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Havering police makes changes to correct ‘unacceptable’ response times

PUBLISHED: 07:36 04 October 2017

Chief Superintendent Jason Gwillim

Chief Superintendent Jason Gwillim

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Havering’s highest ranked police officer has admitted response times have not been good enough since the tri-borough merger, but believes the force have now corrected the structural errors.

Chief Superintendent Jason Gwillim Chief Superintendent Jason Gwillim

In an exclusive interview Ch Supt Jason Gwillim, head of the East Area Command Unit (EACU), told the Recorder: “We thought we are not delivering the service we want, we need to change how we do business.

“If you pick up the phone and dial 999 people deserve to have a swift response.”

Statistics released last month showed that since Redbridge, Havering and Barking and Dagenham police merged into the single EACU force, one in three priority calls was not being responded to quickly enough.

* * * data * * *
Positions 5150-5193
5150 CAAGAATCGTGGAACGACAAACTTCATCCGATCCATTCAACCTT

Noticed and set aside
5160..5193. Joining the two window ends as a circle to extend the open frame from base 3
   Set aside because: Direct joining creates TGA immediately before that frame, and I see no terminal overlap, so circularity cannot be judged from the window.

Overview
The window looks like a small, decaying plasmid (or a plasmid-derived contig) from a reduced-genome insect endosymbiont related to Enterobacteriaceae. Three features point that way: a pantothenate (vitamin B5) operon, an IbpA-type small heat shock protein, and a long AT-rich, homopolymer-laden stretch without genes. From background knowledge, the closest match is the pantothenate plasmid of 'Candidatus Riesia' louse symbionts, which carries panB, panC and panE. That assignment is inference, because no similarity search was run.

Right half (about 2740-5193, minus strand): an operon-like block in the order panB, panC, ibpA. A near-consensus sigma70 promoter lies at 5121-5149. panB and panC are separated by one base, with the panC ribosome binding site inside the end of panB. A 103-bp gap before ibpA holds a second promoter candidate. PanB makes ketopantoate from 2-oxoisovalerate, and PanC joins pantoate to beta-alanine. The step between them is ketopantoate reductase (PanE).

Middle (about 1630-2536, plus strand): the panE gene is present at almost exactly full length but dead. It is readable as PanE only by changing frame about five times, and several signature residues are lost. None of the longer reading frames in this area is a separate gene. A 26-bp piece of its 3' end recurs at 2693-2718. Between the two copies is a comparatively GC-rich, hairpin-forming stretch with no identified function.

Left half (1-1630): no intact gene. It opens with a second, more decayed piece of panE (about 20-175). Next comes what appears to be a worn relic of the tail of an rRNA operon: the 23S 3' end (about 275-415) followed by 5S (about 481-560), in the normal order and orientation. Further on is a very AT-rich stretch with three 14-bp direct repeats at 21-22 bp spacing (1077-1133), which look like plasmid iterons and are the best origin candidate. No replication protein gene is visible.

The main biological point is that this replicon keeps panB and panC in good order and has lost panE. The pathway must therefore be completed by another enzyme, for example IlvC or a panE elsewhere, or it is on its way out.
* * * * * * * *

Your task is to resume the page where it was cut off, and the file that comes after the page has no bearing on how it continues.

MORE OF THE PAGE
This was significantly lower than other parts of the capital, where boroughs’ forces had not combined.

Council leaders wrote to the Mayor of London about the issue, who described the response times as “unacceptable”.

Ch Supt Gwillim explained that this was due to changes in the system in the tri-borough area, and now the EACU was getting back to the levels pre-merger.

“All in one go, officers from all three boroughs suddenly moved onto one radio channel.

“There was one Inspector covering all three boroughs.”

Response were getting confused, and so targets were getting missed, but on September 4 the EACU went back to having one channel per borough.

“We also thought that was too much work for one Inspector, so we now have one per borough,” Ch Supt Gwillim continued.

And since the changes the results have improved.

Statistics seen by the Recorder show that since September, immediate call waiting times are almost back to the same as in 2016, and significant call times are higher than they were before the merger.

Ch Supt Gwillim said he is pleased by the flexibility the system gives him as commander.

“We can take resources from other boroughs, and move them to priority areas,” he explained.

He referenced the operations to tackle prostitution in Ilford Lane and moped enabled crime in Havering.

“Without the East Area Command Unit we wouldn’t have been able to put the resources in to carry out those operations.”

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